The Foreign Service Journal, January-February 2022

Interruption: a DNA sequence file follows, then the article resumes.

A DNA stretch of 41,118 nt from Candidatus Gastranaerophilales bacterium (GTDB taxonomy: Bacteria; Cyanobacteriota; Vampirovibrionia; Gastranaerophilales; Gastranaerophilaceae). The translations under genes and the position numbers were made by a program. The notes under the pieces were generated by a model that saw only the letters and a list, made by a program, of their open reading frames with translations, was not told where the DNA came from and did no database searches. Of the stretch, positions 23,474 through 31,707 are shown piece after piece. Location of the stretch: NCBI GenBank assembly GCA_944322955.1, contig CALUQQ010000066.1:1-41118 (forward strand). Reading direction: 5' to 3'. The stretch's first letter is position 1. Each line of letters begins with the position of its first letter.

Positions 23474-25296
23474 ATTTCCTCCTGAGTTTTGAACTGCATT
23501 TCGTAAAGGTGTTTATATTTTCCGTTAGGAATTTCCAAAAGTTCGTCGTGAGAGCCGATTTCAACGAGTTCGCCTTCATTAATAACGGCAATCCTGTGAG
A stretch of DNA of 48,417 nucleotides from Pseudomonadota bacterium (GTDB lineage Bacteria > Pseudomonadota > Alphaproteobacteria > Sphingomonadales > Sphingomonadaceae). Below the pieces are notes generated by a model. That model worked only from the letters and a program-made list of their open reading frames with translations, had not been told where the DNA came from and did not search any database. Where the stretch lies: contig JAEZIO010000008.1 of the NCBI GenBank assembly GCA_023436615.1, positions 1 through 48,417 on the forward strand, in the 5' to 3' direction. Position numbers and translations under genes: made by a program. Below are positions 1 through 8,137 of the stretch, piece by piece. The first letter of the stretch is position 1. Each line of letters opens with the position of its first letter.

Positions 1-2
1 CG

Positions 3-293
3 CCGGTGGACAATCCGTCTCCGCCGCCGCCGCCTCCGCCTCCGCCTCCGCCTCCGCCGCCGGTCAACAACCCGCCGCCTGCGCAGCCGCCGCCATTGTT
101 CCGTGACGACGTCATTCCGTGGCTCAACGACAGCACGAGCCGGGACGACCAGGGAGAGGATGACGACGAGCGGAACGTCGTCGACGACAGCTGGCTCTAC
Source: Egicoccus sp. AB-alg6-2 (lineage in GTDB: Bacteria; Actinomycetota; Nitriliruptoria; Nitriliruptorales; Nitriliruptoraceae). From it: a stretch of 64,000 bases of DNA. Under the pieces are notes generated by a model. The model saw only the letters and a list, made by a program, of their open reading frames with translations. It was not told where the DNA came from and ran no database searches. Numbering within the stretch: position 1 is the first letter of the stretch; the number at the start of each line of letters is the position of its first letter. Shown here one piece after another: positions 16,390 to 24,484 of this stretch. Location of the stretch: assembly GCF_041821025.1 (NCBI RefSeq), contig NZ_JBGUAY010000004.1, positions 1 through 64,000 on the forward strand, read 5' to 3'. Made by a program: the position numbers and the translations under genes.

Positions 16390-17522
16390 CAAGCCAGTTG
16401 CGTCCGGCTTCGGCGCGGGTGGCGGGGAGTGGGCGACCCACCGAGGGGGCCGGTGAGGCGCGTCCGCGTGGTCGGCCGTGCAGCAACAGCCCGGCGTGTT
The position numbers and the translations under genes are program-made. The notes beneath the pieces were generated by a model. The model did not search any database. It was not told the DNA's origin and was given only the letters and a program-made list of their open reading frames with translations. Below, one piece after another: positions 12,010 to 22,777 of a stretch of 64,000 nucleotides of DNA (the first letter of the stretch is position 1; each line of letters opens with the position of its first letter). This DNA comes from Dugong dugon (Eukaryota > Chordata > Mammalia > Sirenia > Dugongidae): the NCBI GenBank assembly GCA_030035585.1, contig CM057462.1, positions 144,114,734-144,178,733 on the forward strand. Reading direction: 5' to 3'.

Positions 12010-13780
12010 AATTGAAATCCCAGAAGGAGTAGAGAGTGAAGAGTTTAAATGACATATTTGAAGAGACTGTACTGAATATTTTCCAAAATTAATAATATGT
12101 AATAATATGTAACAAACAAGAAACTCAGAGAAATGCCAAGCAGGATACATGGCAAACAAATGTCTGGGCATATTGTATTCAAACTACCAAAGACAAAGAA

82 JANUARY-FEBRUARY 2022 | THE FOREIGN SERVICE JOURNAL IN MEMORY n Robert “Bob” C. Bergin, 83, a retired Foreign Service officer, died on June 9, 2021, in Alexandria, Va. While studying English literature at Villanova University, Mr. Bergin enlisted in the U.S. Army and was the sole G.I. on his troop carrier to Japan not to be seasick in a typhoon. He rode his beloved Yamaha motorcycle all over Japan, taught English to high school students and, on return to the U.S., rode cross country on the Yamaha. Mr. Bergin then joined the Foreign Service, interrupting his master’s degree studies in English literature at Georgetown University and his sky-diving hobby to begin Vietnamese language studies. He volunteered for a posting in Saigon and witnessed firsthand the Viet Cong attack on the U.S. embassy in January 1968 and the broader Tet Offensive. Tours inThai- land (twice), Indonesia, South Africa and Kenya followed. In 1986, he and his wife, Monique, began their Asian antique business, Banana Tree, opening a shop on King Street in Alexandria in 1988. When not hunting for art treasures for Banana Tree, Mr. Bergin pursued other interests in Asia. He worked closely with the Foundation for the Preservation and Development of Thai Aircraft and with groups involved with the recovery of WorldWar II aircraft in Asia. He also maintained a special interest in the First American Volunteer Group, nicknamed the “Flying Tigers” and one of the most effective and colorful combat units in the history of aerial warfare. His many articles on aviation history have appeared in numerous publications in the U.S. and Asia. In recent years, the scope of his writing grew to include the U.S. Office of Strate- gic Services and FreeThai underground resistance operations. On visits to China, he further explored WWII aviation and the People’s Liberation Army Air Force. He is the first American writer to have been granted interviews with senior PLAAF combat pilots, including a lead- ing MIG-15 ace and PLAAF attack pilot involved with China’s nuclear program who also dropped China’s first H-Bomb. The resulting article, published by the Smithsonian Air & Space magazine in 2009, was selected by The New York Times for its weekly “Must Read” section. Mr. Bergin was a prolific writer, publishing as many as 30 works—novels, history and historical fiction—as well as numerous articles and short stories, two of which appeared in the literary magazine, The Evergreen Review . He is survived by his wife, Monique. n Paul A. Bialecki, 71, a retired Foreign Service officer, passed away at his home in Madison, Wis., on Oct. 19, 2021. Mr. Bialecki was born on Sept. 10, 1950, to Stanley and Charlotte (Czuper) Bialecki in Racine, Wis., where he grew up and graduated from St. Bonaventure Prep. He enlisted in the U.S. Army, serving from 1971 to 1975. During his service he was stationed in Amberg, Germany, and received the National Defense Service and the Good Conduct medals. He went on to receive a B.S. in labor and industrial relations and a B.A. in history from the University of Wiscon- sin–Parkside. Mr. Bialecki married his beloved wife, Sally Majewski, in 1985 at Holy Trinity Catholic Church in Racine. In March 1978, he joined the Foreign Service. During a distinguished career, he served in Burkina Faso, Chad, Malawi, Mauritius, the United Kingdom and South Korea, and had two tours of duty in Washington, D.C. After retiring in April 2002, he worked as a state information technology manager at the Wisconsin chapter of the Nature Conservancy for 10 years and remained a member of the American Foreign Service Association. Mr. Bialecki enjoyed traveling to exotic locations, was an avid reader and loved to journal. He also enjoyed spending time with his family, cooking, gardening, hiking in nature and taking long walks with his Welsh Terriers, Toby and Finley. He is survived by his wife, Sally; sister, Kathleen Bialecki of Racine; sister-in-law, Susan Arvai (and her husband, David) of Racine; and brother-in-law, Gene Majew- ski (and his wife, Linda) of Pineville, N.C.; as well as nieces and nephews. n Christopher M. Gilbertson, 62, a Foreign Service specialist, passed away unexpectedly from complications of B-cell lymphoma in Fairfax, Va., on Oct. 21, 2021, after being medevaced from Rome, Italy. Mr. Gilbertson was born on Feb. 2, 1959, to Ardyce DeBurle and Donald Gilbertson in San Bernardino, Calif., and raised in Porterville, Calif. It was there that he met and married his high school sweetheart, Beth Wolfram. He enlisted in the U.S. Navy in 1978 and served for five years as a submariner aboard the USS Henry Clay (SSBN 625), with the distinction of being a member of the “Order of the Blue Nose.” He remained in the Naval Reserve for another 20 years. His transition into the world of infor- mation technology began in Charlotte, N.C. During this period, he also began his favorite role in life as father to his two daughters, Caitlin and Rachel. In 1995, Mr. Gilbertson’s employer transferred him and his young family to Riyadh, Saudi Arabia, inspiring a new- found passion for travel and adventure. In 2003, Mr. Gilbertson joined the Department of State as a Foreign Service specialist. He spent his entire career over- seas, often in demanding circumstances, at posts including Vilnius, Abu Dhabi,